Trying to be clever once again, in my last post I used the phrase "ineffable modality of the tangible" to reference my attitude towards a physical rather than electronic system of diary-keeping. This was a misquotation, half deliberate and half sloppy, of James Joyce. Let me explain.
Joyce’s original, in ‘Ulysses’, is “the ineluctable modality of the visible”. I misremembered ‘ineluctable’ as ‘ineffable’; and I purposely substituted ‘tangible’ for ‘visible’ (that’s the ‘trying to be clever’ bit’). But what did he, or I, mean?
‘Ineffable’ means, more or less, ‘not expressible’; so you could conclude that I got that bit right… But the proper phrase (which sits at the core of the novel) stuck in my mind from my very first reading (albeit with rather obviously sub-standard glue).
‘Ineluctable’, though, is a much deeper word. ‘Not able to be escaped from or avoided.’ The visible (or the tangible, or the audible) can’t be escaped or avoided. This is a banal thought. But Joyce isn’t talking about that. He’s talking about the ‘modality’ of these things. And that takes us even deeper.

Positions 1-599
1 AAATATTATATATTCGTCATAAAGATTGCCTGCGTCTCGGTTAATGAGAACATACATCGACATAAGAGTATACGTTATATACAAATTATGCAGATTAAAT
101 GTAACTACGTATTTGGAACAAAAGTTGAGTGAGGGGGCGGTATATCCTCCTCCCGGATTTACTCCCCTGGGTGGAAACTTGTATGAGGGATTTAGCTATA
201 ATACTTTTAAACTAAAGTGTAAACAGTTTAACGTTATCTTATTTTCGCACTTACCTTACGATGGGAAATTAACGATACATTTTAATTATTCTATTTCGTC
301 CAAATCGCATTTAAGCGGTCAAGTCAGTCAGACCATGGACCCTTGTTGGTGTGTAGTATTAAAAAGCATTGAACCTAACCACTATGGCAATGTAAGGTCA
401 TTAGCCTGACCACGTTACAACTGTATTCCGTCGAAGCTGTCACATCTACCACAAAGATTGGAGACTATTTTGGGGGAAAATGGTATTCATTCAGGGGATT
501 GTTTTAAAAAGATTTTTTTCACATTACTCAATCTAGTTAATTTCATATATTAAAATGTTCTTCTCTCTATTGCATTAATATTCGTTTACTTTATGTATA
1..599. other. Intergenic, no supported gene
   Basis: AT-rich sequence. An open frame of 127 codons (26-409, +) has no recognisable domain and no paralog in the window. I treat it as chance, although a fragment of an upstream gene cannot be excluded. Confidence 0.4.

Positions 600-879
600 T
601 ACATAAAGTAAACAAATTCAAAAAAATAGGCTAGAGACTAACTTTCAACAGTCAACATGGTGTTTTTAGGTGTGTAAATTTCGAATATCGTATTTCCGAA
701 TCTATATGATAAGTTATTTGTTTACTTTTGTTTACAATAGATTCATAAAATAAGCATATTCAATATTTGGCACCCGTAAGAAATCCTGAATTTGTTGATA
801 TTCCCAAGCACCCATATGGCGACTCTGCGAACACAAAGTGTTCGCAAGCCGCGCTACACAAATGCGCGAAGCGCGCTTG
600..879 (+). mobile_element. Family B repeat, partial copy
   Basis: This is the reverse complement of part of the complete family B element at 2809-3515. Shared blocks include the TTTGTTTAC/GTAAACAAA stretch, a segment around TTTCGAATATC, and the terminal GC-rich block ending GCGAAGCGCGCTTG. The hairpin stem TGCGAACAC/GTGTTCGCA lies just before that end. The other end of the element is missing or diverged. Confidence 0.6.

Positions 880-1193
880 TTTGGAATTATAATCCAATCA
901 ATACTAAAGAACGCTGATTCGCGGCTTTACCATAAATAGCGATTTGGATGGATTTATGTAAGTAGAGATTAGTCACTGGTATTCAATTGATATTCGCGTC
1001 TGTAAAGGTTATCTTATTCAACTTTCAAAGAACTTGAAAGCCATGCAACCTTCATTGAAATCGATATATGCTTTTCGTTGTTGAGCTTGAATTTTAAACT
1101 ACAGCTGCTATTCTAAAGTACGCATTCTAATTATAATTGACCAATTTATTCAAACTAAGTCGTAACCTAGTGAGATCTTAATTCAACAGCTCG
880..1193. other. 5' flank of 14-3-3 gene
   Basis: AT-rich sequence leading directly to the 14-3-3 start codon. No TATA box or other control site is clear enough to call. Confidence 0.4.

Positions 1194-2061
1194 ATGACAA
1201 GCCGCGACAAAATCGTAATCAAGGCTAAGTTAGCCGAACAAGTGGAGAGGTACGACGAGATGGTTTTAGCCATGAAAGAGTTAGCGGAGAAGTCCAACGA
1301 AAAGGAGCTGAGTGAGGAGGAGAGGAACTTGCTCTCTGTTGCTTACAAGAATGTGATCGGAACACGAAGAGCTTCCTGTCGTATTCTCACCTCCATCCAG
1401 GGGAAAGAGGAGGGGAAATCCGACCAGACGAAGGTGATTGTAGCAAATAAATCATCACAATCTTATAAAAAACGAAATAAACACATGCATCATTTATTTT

The dictionary entry for ‘mode’, and hence ‘modality’, covers an unexpectedly wide expanse of meanings, from music through computing, fashion and petrology (!) to philosophy. I’d always taken it to denote a kind of granularity – after all, a musical mode is a selection of notes to the exclusion of others – and I stand by that. But in my mind the definition that comes closest to Joyce’s intention is this: “openwork between the solid parts of lace”.
What he’s saying, I think, is that we can’t escape the fact that we see the lace, not the holes. What we perceive is no more than a tiny part of what’s really there. We completely miss the totality, in which the holes are as real as the threads. A physicist, as well as a philosopher or a genius, will affirm the truth of this. Dark matter, in every sense.
Don’t worry, I’ll lighten up next time.